Commissioners approve bonds for projects
Lorain County commissioners approved the issuance of bonds to fund two projects during their Feb. 14 meeting.
Renovations and equipment in the new 911 call center on Burns Road in Elyria will be paid for by the issuance of sales tax receipt bonds of up to $2.5 million.
County Administrator James Cordes said he may not do anything with the resolution allowing the bonds to be issued immediately.
The county already has financed some equipment for the facility for 10 years, but Cordes said he wants to tie that financing with the renovations for 20 years, with callable options in order to keep the county flexible.
Cordes has been vocal about the need for renovations to the call center and the county’s desire to outfit the facility with the latest technology.
The county can finance these things, but not the operations of the facility, he said.
For that reason, Cordes said he would like to keep the county “cash rich,” so that funds needed for the renovations and equipment doesn’t endanger the operation of the facility.
Cordes said if the county were to borrow the funds against the property it already owns, the property would lose its tax-exempt status, whereas the process he’s proposing may avoid that.
“That’s what I’m looking at right now, and I’ve got a lot of bond people looking through the tax code,” he said.
“And I’m almost positive, I’m right, but they’re the ones that have to issue the qualification letter for us to do that.”
If Cordes’ plan is approved, new legislation will be presented to reflect it.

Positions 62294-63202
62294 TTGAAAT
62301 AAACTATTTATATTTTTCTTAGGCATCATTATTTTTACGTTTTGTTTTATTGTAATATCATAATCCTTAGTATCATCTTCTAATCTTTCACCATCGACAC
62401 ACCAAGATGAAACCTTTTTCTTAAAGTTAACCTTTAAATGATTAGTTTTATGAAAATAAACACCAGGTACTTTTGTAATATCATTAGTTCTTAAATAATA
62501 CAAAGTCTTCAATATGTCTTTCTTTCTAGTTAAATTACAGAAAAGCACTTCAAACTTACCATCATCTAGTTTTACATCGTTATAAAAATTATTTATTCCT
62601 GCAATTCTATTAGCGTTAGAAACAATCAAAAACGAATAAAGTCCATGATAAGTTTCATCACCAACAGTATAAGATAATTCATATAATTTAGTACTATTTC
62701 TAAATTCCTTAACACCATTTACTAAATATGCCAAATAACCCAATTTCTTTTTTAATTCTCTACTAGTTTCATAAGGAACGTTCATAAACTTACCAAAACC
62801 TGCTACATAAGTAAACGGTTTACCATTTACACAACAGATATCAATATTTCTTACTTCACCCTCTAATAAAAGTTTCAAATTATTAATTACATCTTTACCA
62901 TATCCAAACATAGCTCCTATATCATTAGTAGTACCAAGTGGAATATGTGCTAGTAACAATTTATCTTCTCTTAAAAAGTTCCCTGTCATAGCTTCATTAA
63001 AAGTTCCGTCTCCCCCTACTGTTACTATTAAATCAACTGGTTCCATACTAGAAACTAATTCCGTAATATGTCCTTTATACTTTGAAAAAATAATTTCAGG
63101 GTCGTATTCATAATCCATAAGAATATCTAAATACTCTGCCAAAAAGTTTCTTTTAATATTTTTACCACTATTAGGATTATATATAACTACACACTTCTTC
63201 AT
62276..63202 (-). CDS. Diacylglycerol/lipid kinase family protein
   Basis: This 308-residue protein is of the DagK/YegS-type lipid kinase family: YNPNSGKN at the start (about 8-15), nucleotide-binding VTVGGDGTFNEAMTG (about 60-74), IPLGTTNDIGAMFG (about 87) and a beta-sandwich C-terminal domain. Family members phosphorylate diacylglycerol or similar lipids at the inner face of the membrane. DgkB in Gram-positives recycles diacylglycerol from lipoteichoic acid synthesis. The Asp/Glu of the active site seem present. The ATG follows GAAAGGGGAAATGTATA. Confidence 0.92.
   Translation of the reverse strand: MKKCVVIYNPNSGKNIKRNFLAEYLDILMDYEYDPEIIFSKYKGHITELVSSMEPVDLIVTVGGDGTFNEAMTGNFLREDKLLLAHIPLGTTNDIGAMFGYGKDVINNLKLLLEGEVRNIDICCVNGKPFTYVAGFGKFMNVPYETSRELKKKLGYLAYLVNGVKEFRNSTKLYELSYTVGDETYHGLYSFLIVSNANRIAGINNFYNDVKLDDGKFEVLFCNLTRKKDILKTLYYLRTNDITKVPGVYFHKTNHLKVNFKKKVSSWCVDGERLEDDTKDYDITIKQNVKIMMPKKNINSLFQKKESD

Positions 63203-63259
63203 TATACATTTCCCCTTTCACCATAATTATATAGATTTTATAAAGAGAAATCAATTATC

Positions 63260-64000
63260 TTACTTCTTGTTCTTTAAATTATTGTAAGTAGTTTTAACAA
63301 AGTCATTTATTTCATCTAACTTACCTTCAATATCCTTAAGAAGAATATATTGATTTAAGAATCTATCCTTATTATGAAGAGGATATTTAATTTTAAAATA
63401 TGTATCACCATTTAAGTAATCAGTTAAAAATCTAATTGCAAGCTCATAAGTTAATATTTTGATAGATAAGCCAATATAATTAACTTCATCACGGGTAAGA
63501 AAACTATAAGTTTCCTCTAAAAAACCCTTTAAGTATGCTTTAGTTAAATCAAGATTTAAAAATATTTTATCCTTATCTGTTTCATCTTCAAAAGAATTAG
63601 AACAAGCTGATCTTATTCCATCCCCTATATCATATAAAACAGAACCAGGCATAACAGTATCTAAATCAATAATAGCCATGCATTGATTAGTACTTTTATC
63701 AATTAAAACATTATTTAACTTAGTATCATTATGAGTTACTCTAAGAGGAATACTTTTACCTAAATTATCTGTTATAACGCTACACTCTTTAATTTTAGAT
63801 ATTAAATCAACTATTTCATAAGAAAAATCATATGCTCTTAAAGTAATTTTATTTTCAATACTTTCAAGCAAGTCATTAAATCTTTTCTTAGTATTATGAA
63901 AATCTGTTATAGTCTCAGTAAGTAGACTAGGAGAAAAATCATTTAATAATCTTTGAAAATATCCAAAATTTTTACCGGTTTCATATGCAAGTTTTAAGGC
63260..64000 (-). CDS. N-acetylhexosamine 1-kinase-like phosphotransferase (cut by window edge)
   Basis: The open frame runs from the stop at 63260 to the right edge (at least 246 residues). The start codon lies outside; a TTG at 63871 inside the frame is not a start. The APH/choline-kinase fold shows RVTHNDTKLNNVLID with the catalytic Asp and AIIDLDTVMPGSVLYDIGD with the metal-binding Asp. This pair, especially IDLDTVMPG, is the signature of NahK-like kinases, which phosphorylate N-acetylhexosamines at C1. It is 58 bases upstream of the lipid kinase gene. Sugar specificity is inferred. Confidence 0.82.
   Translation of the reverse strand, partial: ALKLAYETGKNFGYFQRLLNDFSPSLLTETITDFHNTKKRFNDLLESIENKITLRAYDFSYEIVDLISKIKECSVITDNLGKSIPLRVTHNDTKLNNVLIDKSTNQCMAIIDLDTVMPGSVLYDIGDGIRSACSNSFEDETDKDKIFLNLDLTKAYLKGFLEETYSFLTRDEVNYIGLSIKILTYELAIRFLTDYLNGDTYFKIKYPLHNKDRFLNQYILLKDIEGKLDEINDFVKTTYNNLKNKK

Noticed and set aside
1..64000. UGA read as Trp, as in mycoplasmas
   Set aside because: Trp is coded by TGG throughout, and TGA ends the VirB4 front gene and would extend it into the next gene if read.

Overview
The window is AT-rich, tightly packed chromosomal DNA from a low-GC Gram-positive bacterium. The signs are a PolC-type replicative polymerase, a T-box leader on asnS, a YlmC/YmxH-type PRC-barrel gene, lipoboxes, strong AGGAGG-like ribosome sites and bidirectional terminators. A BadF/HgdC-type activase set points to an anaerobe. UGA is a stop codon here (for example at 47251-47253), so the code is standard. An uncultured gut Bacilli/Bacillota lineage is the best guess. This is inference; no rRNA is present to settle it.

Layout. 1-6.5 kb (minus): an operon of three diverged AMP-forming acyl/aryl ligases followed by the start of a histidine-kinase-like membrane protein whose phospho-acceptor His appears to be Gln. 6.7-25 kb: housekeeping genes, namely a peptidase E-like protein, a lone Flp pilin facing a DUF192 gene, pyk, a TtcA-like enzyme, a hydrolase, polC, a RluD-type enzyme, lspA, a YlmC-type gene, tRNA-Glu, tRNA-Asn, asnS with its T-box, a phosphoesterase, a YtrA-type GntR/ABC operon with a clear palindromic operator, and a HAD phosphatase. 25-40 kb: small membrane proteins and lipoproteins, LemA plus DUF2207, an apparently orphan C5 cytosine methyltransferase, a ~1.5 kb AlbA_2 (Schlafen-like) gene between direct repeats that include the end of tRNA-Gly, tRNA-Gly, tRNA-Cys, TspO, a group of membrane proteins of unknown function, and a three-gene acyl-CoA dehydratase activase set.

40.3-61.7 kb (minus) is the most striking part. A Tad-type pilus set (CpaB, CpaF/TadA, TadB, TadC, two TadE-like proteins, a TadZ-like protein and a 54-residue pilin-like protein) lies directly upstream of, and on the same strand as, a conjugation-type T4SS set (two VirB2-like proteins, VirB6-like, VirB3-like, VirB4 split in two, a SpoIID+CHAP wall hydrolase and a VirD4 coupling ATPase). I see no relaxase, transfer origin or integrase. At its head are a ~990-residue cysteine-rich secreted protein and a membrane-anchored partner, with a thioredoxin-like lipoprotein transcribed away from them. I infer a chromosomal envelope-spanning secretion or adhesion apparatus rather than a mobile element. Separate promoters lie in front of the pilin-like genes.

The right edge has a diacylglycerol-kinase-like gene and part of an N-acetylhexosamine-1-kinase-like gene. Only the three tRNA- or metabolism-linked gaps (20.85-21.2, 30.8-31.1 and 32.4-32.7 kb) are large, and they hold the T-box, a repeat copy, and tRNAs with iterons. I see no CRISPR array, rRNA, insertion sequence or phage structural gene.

The commissioners also approved the issuance of bonds up to $5 million to fund the renovation of the Lorain County Transportation Center, 40 East Ave. in Elyria, to allow stops by passenger Amtrak trains.
Cordes told commissioners the Federal Transit Administration would repay the funds if the county “stays on track and meet (their) commitments.”
The bonds will supply the county with cash on hand in order to put the project out for bid next week.
Cordes said the Federal Transit Administration requires the projects must be awarded by the third week in March.
“We have to have cash to be able to award contracts,” he said.
Cordes told commissioners he expects the project to cost $9 million to $10 million, but the project still is in it’s early stages.
The bid documents that are expected next week and must be awarded in March are only for the pre-cast concrete components of the project.
Commissioner Lori Kokoski asked whether the county intended to spend the full $5 million in bonds citing her concerns the Federal Transit Administration may not reimburse the funds.
Cordes said the funds will be paid out incrementally, but the county already has funded money to architects and engineers working on the planning for the project.
“We’re going to get done,” Cordes said.
Also, the commissioners authorized Cordes to refinance $12.75 million in debt for the Lorain County Justice Center, 225 Court St. in Elyria.
Cordes said the county refinanced the debt about five or six years ago and saved about $1.8 million in interest.
He said the county could possibly save between $600,000 and $700,000. it